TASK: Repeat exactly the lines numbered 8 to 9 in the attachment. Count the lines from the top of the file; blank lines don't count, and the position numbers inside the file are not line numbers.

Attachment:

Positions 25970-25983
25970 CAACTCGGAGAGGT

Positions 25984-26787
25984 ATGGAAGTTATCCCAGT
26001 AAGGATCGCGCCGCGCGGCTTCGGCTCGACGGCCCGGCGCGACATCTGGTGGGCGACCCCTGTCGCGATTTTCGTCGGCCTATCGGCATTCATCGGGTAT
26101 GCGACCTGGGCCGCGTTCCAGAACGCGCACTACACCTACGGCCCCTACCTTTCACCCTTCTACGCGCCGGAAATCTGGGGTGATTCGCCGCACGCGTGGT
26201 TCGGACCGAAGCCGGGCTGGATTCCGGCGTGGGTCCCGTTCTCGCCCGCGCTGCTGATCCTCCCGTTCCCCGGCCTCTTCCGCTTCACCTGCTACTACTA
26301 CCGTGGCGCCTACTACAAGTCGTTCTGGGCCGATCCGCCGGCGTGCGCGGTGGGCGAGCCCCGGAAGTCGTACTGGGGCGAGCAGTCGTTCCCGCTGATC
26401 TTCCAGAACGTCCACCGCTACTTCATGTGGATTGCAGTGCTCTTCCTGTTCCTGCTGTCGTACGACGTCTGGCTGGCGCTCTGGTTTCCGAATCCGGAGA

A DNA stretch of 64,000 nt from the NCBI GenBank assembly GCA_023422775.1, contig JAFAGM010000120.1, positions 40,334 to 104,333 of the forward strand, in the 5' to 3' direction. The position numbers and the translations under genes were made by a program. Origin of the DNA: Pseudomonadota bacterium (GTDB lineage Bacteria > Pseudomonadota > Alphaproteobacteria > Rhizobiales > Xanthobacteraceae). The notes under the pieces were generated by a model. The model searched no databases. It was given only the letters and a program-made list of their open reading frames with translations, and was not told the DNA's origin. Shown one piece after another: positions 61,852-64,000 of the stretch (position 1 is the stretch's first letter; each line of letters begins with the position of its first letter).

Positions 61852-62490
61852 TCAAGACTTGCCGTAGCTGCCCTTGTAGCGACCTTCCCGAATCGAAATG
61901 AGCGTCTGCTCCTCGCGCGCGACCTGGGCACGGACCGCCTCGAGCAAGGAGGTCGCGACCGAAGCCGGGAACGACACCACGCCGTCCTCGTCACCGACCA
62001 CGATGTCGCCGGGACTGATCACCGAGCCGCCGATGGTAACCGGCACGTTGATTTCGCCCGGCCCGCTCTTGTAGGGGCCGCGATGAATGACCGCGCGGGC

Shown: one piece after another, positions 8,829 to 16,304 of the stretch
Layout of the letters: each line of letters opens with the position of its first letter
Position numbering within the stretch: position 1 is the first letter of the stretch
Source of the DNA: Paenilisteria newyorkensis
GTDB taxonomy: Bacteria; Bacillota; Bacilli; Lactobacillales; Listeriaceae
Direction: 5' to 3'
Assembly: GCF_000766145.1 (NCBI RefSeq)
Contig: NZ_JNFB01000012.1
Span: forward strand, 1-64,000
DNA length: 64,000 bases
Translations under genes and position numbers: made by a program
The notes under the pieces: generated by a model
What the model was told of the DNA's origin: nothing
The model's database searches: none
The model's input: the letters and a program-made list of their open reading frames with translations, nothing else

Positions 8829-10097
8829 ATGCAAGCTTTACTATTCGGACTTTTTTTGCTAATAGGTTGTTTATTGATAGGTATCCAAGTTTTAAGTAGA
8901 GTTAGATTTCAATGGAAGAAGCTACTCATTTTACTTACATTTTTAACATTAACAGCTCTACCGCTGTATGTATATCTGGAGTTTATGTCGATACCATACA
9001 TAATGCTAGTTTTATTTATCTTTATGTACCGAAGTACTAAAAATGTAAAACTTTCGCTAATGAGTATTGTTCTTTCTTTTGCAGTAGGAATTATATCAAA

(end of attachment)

26301 CCGTGGCGCCTACTACAAGTCGTTCTGGGCCGATCCGCCGGCGTGCGCGGTGGGCGAGCCCCGGAAGTCGTACTGGGGCGAGCAGTCGTTCCCGCTGATC
26401 TTCCAGAACGTCCACCGCTACTTCATGTGGATTGCAGTGCTCTTCCTGTTCCTGCTGTCGTACGACGTCTGGCTGGCGCTCTGGTTTCCGAATCCGGAGA